I am a Biology Professor at the University of Toronto Mississauga, where I run a lab where we work with vinegar flies – sometimes called fruit flies – to study the relationship between genes and social behavior. I developed an interest in science somewhat late, in my ‘30s. My scientific colleagues and students would probably be surprised to know that before I studied biology and moved to Canada, I lived in Philadelphia, where I grew up and spent my years playing music.
I played and still play the recorder—an instrument that, usually, little children learn to play for about a year year before moving on to an orchestral instrument, a “real” instrument, a well-tempered instrument. I began to play it in the early ‘60s at the age of 5 or 6 at the Settlement Music School in Germantown. But when the time came to move on to another instrument, I moved on with the recorder.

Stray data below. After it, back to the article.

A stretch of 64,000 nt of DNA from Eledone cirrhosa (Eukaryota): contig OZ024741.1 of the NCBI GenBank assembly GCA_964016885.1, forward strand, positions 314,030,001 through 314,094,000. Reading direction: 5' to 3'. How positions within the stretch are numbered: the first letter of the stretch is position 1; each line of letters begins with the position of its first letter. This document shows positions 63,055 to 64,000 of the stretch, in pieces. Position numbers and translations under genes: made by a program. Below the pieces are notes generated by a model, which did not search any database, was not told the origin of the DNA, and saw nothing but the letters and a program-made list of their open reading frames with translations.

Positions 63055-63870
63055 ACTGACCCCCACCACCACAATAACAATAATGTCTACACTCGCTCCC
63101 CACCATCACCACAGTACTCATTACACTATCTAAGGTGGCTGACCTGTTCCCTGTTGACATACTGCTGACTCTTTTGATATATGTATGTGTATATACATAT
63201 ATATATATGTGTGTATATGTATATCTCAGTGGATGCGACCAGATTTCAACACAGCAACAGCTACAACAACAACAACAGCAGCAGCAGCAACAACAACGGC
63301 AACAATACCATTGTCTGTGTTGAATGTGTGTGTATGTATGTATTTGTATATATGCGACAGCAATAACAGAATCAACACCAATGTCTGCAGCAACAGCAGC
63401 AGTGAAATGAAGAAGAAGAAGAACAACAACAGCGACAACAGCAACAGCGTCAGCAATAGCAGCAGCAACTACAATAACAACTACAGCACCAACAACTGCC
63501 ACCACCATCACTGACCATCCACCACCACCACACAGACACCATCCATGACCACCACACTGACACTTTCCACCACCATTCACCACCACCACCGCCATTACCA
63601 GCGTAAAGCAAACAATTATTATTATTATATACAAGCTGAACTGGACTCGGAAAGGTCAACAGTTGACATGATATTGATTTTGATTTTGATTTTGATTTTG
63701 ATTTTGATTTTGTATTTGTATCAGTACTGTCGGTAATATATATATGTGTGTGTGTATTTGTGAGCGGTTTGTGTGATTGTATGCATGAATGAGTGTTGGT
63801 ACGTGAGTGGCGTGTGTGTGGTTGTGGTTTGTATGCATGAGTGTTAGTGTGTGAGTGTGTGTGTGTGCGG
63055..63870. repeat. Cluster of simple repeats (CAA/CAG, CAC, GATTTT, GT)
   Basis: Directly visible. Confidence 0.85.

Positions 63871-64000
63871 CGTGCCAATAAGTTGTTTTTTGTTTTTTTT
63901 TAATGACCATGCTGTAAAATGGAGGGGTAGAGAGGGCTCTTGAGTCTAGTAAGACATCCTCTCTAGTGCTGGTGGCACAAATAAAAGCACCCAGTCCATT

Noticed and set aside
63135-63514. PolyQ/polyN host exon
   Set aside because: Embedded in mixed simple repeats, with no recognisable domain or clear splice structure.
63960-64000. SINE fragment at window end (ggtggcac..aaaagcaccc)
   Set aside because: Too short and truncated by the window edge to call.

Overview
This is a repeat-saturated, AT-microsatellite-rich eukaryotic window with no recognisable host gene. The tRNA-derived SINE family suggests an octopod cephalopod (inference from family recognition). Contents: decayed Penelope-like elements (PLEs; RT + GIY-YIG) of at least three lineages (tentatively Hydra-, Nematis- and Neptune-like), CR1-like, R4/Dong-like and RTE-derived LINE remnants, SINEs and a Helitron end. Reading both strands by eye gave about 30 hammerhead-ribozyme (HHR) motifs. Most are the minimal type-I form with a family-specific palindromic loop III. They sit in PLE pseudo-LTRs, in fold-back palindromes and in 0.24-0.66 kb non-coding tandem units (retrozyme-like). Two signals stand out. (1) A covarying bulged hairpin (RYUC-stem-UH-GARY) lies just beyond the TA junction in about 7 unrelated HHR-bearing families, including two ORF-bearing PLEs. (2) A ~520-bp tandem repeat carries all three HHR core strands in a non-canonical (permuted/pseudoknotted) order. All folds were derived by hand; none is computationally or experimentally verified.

Although the recorder is commonly associated with Baroque and pre-Baroque music, my heart and ears were drawn to other traditions. My parents had some blues records at home and I spent a lot of time listening to Sonny Terry and Brownie McGhee, Lightning Hopkins, Leadbelly, Josh White Jr., Robert Johnson, Blind Willie McTell, and Rev. Gary Davis among others. Then, everything changed when I heard Cannonball Adderley, Sonny Rollins, Miles Davis and John Coltrane, especially Coltrane. I wanted to play that music on the recorder—which, as far as I could tell, nobody ever had. I wanted to reach the point where I could speak using the voice of the recorder in the ongoing conversation captured by this musical tradition. I wanted to pass along what I got from the music. I still feel this way.